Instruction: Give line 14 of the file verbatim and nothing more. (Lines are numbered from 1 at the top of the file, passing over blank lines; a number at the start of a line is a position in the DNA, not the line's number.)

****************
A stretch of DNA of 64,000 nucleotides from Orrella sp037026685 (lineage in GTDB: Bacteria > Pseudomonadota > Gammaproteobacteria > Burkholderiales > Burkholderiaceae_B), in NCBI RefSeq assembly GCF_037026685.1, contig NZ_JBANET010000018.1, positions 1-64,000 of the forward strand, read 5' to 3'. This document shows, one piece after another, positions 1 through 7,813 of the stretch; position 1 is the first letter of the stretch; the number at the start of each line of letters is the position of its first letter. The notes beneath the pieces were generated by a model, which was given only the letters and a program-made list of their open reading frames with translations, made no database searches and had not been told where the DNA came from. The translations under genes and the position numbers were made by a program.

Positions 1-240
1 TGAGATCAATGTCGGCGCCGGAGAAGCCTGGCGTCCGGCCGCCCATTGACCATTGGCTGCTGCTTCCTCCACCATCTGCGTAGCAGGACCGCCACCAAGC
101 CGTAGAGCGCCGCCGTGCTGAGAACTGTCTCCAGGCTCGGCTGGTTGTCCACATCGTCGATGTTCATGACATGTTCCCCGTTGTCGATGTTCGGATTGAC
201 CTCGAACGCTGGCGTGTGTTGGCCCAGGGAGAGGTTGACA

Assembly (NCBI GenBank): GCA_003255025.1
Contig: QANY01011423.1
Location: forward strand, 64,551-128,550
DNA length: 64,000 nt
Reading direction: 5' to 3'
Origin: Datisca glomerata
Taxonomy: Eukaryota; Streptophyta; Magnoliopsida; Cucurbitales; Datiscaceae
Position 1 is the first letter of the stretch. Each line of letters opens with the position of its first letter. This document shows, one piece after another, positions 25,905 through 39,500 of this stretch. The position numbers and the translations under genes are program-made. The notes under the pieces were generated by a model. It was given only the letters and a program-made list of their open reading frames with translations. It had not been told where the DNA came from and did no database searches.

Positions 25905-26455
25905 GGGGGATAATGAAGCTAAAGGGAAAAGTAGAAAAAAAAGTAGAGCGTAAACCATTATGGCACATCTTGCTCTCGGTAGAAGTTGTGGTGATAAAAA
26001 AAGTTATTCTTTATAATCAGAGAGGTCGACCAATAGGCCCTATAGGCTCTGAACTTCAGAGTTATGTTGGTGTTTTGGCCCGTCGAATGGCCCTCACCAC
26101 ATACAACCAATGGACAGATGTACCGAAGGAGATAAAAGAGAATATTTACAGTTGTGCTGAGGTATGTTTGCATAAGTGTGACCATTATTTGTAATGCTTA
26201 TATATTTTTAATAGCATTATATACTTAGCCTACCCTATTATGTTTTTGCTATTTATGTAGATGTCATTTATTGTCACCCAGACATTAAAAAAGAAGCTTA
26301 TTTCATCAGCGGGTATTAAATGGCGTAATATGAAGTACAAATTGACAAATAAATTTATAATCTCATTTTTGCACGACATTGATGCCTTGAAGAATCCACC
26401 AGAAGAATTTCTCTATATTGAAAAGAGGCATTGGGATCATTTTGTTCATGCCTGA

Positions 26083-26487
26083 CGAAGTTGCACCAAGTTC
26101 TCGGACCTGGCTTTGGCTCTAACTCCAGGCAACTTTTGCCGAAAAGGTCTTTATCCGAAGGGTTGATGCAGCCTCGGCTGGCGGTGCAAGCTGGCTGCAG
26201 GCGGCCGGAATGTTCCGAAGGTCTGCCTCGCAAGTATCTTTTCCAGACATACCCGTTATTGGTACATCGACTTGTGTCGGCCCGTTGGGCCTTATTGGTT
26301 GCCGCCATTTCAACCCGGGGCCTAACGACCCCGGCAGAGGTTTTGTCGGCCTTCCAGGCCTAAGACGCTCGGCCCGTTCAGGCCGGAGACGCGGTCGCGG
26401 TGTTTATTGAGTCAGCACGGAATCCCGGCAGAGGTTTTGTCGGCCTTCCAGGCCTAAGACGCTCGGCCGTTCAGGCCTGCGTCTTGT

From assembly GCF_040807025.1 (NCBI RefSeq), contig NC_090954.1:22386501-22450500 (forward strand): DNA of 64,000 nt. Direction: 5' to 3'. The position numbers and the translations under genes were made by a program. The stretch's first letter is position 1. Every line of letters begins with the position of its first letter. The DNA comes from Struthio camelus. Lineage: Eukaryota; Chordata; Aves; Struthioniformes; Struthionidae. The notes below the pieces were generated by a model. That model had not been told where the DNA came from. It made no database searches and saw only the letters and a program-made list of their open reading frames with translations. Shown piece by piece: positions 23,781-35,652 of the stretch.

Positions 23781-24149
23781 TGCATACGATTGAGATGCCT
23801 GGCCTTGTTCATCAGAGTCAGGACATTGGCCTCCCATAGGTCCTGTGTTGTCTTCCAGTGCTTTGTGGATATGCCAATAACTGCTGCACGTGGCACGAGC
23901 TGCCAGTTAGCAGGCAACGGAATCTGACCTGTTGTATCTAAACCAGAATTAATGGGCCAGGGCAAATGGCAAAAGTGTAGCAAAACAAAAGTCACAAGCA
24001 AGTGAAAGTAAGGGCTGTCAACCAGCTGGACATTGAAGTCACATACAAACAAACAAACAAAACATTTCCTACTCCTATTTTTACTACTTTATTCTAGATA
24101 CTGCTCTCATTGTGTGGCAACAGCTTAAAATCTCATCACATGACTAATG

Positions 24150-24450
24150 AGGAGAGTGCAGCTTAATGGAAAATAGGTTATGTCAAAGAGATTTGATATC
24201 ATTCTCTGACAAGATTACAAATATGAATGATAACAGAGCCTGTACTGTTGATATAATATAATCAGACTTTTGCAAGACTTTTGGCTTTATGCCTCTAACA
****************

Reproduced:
Positions 25905-26455